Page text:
SAAM to acquire Bell 206B-1 Kiowa A17-10…

Well, it’s official – Defence Disposals has awarded SAAM Kiowa A17-10 after a disposal tender process. The aircraft is presently at Damascus Barracks, Brisbane, and SAAM volunteers will collect it and arrange transport back to SAAM at the end of August.

The aircraft is not complete, but A17-10 is more complete than many of the disposals and we are confident that with a bit of parts foraging we will be able to present a complete display before too long. We plan to include the aircraft with Caribou A4-225 and Canberra WD954 nose section in a new Vietnam War exhibition. We’ll keep you posted on timing.

SAAM member Nigel Daw took the photos – 1/Holdsworthy 8/1/1972, 2/Oakey 6/8/1980 and 3/ Avalon 12/3/2009

SAAM takes delivery of donated Bell 206B Jet Ranger II…

SAAM volunteers loaded a Bell 206B Jet Ranger II donated by Hartwig Aviation at Parafield for transport to SAAM today 5th July. The donation was a legacy of Paul Daw, who facilitated it with Hartwig. This video shows Mark of Adelaide Heavy Haulage loading the aircraft at Parafield.

The aircraft, while incomplete, includes many parts SAAM will need to complete its Kiowa display when that aircraft is received from Defence Disposals (the acquisition is pending completion of a Deed of Transfer and payment to Defence). Our thanks to Hartwig Aviation for the donation and Adelaide Heavy Haulage for the transport.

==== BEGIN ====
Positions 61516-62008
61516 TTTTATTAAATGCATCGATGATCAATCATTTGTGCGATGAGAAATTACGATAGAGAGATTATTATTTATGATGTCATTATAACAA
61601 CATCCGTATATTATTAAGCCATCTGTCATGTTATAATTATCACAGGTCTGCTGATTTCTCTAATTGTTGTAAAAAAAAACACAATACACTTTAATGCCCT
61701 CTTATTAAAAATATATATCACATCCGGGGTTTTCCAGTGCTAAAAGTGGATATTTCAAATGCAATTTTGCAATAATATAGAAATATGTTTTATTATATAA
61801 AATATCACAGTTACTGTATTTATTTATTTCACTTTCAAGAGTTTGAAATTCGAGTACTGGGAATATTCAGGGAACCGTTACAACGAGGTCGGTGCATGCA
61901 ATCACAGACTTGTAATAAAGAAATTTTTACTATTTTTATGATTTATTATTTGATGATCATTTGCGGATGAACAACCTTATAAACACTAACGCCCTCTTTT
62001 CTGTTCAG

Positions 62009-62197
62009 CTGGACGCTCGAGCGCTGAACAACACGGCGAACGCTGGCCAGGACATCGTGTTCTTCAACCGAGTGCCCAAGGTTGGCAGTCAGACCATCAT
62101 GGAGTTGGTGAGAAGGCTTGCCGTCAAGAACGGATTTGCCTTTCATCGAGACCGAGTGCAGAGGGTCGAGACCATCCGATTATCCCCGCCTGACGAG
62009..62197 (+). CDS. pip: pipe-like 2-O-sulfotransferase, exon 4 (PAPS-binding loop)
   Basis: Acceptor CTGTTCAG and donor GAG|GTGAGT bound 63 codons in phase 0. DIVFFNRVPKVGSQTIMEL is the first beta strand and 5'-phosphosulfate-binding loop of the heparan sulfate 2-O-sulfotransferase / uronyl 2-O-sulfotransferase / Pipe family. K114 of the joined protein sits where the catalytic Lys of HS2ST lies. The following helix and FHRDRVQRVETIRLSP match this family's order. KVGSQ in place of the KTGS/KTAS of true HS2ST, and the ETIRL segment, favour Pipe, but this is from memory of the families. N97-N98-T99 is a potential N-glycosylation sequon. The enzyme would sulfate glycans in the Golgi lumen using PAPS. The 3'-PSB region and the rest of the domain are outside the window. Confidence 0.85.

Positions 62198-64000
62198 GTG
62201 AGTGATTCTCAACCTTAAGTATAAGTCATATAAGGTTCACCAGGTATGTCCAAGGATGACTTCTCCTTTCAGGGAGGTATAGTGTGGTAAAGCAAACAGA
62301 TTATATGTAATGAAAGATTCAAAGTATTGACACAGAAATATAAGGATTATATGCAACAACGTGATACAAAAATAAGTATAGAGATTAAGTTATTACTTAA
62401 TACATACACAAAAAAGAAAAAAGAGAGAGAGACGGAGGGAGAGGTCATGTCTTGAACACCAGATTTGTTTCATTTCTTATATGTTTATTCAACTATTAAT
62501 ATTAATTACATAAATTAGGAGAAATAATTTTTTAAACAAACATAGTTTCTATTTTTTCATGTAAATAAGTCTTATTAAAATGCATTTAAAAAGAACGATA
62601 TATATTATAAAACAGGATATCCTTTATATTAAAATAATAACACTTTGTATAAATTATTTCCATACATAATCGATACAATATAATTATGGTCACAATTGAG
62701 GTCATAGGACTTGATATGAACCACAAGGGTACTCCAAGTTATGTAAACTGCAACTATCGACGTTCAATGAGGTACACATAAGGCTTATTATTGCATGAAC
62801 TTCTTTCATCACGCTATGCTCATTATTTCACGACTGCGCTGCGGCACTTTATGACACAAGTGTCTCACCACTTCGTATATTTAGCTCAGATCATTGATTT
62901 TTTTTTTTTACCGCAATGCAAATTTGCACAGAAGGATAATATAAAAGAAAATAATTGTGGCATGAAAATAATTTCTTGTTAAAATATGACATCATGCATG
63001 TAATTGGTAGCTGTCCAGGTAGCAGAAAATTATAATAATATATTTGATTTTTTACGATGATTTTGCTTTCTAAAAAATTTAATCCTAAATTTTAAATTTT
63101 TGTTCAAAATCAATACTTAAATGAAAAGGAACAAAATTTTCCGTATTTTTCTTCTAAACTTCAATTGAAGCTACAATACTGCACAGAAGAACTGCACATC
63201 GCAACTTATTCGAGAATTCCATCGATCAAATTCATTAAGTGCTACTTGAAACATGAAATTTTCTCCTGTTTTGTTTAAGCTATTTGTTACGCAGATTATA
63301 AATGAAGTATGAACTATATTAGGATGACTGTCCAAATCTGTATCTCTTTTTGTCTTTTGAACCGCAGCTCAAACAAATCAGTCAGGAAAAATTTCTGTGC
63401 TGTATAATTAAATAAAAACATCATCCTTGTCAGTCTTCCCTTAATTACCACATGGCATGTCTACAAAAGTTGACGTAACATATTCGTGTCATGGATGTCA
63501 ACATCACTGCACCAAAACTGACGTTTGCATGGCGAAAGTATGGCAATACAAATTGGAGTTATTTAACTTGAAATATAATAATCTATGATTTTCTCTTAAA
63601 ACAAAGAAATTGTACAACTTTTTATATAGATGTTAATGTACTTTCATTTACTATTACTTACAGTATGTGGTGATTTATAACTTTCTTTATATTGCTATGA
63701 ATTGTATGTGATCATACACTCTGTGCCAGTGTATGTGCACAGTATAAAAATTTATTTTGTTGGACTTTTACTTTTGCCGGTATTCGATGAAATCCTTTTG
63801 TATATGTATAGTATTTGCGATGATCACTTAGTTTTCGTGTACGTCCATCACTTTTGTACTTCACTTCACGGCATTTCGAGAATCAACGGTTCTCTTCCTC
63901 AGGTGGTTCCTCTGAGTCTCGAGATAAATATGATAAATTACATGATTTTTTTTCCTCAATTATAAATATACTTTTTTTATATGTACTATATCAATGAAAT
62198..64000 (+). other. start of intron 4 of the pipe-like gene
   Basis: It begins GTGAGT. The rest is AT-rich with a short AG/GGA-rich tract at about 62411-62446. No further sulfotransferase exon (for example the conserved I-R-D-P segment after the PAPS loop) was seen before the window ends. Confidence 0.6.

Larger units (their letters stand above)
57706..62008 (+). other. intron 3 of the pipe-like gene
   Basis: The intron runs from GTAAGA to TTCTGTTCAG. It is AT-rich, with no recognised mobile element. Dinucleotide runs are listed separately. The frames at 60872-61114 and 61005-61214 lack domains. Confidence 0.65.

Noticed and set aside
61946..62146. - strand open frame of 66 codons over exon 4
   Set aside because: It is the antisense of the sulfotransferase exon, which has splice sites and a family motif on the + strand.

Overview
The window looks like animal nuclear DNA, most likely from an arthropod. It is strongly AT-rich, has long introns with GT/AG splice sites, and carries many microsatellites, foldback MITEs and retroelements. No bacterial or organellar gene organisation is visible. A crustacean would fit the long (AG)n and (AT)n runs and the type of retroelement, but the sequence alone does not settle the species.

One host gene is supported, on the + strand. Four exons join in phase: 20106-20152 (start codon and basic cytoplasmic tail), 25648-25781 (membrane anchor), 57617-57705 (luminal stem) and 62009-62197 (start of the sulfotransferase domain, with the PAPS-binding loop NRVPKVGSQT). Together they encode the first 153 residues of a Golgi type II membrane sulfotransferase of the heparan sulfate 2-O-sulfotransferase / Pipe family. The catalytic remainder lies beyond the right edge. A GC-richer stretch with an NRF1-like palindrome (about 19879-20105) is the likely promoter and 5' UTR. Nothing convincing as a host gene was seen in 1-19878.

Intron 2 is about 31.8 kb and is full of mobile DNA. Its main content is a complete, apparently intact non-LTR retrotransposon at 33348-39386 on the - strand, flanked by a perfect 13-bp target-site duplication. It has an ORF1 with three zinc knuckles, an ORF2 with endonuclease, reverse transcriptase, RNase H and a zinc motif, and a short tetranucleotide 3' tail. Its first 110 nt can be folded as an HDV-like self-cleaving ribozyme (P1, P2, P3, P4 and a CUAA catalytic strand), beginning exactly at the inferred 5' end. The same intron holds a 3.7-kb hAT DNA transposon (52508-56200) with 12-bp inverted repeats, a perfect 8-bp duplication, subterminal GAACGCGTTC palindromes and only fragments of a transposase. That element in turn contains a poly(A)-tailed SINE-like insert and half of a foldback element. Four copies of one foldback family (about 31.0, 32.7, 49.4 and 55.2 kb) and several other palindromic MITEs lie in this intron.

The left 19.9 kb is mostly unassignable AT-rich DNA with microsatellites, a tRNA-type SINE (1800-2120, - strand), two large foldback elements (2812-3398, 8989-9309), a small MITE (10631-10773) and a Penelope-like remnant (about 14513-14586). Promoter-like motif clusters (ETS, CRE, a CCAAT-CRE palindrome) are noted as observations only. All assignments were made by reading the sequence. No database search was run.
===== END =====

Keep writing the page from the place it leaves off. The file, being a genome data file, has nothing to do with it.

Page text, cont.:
WP_20170705_10_31_17_Pro from South Australian Aviation Museum on Vimeo.

SAAM’s Caribou moved to its final display position…

DHC4 Caribou A4-225 was jockeyed into its final position in our new 1,200 square metre display hangar today (1 July 2017). This was harder than it sounds because it involved much delicate manoeuvring with the tail swivelling in its raised “loft” section of the hangar. The aircraft is now angled to maximise available display space and allow attachment of the port wing.

 

 

More Progress on Caribou Reassembly!

SAAM volunteers reinstalled the rudder on DHC-4 Caribou A4-225 on 17 June 2017. This involved raising the nose to lower the tail to a workable height, lifting the rudder with our forklift, installing the bolts with a scissor lift on one side and work platform on the other, then carefully lowering the nose to make sure we had sufficient roof clearance as the tail rose. It was a close call, but our building design calculations proved correct and the top of the rudder fitted nicely under the raised roof of the eastern bay of our new display hangar. A fine piece of team work!